I know some people who don’t have a computer. I honestly don’t know how they live without one, but somehow they manage. I know companies that don’t have any systems for managing their workflow, content, publishing, and so on. I honestly don’t know how they live without them either. And in today’s global world, I’m not sure they are managing too well.

Using the right tool for the right job is extremely important. And if you are creating content that is going to be localized and translated into many languages, it is even more imperative to use tools to help manage your process. Tools abound in the marketplace right now and more are being created every day. So, do your homework.

Three of the tools you must implement to be competitive in today’s world include:

1.  A content management system. A content management system provides so much structure for your work, it is hard to under-estimate the value of having one. Here is what Wikipedia has to say about content management systems:

content management system (CMS) is the collection of procedures used to manage work flow in a collaborative environment. These procedures can be manual or computer-based.

The procedures are designed to do the following:

  • Allow for a large number of people to contribute to and share stored data
  • Control access to data, based on user roles (defining which information users or user groups can view, edit, publish, etc.)
  • Aid in easy storage and retrieval of data
  • Reduce repetitive duplicate input
  • Improve the ease of report writing
  • Improve communication between users

“But wait!” you say! “I’m a lone tech writer. I’m not collaborating with anyone!” Well, you might think you are working all alone. But, you are not. You are (hopefully) working with engineers, QA testers, product managers, editors, illustrators, and others who are part of the process of creating your content.

And even if you create content all alone in a dark cave without any help from anyone, if your content is going to be translated, you are now automatically, defacto, collaborating with your translator(s). You may never see them or communicate with them (which is a problem unto itself that I’ve written about many times including here and here), but believe me, you are collaborating. They are going to take your content and work with it. If they can communicate with you, they’ll do an even better job. So, do yourself and your company a favor. Implement some type of CMS system.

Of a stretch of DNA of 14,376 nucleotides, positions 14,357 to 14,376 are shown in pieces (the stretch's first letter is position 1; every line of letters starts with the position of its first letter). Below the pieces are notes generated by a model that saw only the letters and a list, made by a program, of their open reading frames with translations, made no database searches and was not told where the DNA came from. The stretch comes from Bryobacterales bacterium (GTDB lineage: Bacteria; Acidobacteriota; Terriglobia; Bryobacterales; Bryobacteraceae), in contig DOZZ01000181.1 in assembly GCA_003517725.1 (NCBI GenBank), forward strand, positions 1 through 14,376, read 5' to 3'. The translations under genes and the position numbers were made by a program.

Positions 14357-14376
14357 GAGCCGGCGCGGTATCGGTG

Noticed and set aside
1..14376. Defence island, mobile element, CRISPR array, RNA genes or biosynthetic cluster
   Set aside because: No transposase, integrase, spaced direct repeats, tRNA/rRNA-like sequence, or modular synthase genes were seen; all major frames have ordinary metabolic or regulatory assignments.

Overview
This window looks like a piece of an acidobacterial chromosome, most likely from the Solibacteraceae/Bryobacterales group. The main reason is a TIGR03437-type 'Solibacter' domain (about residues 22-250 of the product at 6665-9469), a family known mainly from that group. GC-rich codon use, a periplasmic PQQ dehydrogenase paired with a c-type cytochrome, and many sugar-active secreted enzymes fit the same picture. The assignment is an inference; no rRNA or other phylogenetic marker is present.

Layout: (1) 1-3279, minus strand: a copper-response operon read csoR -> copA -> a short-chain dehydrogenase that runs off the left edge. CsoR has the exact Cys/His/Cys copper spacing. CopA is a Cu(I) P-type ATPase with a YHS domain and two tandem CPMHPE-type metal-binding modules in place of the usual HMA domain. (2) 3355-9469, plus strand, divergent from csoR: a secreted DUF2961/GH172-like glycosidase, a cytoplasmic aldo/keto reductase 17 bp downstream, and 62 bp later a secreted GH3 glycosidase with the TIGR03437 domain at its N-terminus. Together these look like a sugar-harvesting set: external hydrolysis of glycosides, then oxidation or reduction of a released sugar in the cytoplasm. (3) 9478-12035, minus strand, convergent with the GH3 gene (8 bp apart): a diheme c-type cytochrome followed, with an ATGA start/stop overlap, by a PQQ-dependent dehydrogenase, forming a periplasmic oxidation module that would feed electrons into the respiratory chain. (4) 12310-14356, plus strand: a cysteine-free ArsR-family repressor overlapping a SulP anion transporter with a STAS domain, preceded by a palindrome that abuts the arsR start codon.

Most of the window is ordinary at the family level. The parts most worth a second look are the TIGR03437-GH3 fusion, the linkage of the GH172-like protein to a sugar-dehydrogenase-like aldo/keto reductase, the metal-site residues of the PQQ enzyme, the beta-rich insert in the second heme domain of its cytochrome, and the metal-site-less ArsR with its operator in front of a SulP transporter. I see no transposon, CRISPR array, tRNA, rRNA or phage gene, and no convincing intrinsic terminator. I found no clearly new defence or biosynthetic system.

2. A sophisticated authoring tool.
Okay, I’m going to be controversial. In my experience and opinion, Microsoft Word is not a sophisticated authoring tool. It is ubiquitous. It is easy to use for simple documents. But, it is definitely not sophisticated. I have yet to meet anyone who authors large documents (like multi-chapter books) in MS Word who does not complain bitterly 100% of the time. Just try typing “Hate Microsoft Word” into the search function in YouTube and you’ll see what I mean. There’s even a group on Facebook devoted to hating Microsoft Word. I’m sure someone reading this post is going to tell me they love Word, but whoever you are, you are in the minority.

Yet it amazes me how many companies, even medium-sized businesses, are still using Word to create their content. There are many tools on the market now that provide advanced features for writing. A fairly comprehensive and updated list can be found on Wikipedia.

About 10 years ago, I was interviewing a consultant who wanted to do a writing project for one of my clients. I asked her what type of computer she used. Her response? “Oh, I don’t use a computer. I use legal pads, take my notes long hand, and then type them up.” This was 10 years ago. I swear. No, I didn’t hire her.

3.  A terminology manager.
I wrote about this in Simple Rule #3. I won’t bore you with the details again.

The bottom line is that the days of writing on legal pads and using a red pen to edit are over. Implement the right tools and you will find that your process is streamlined, collaborating is more effective, and you can go global that much quicker.

Val Swisher
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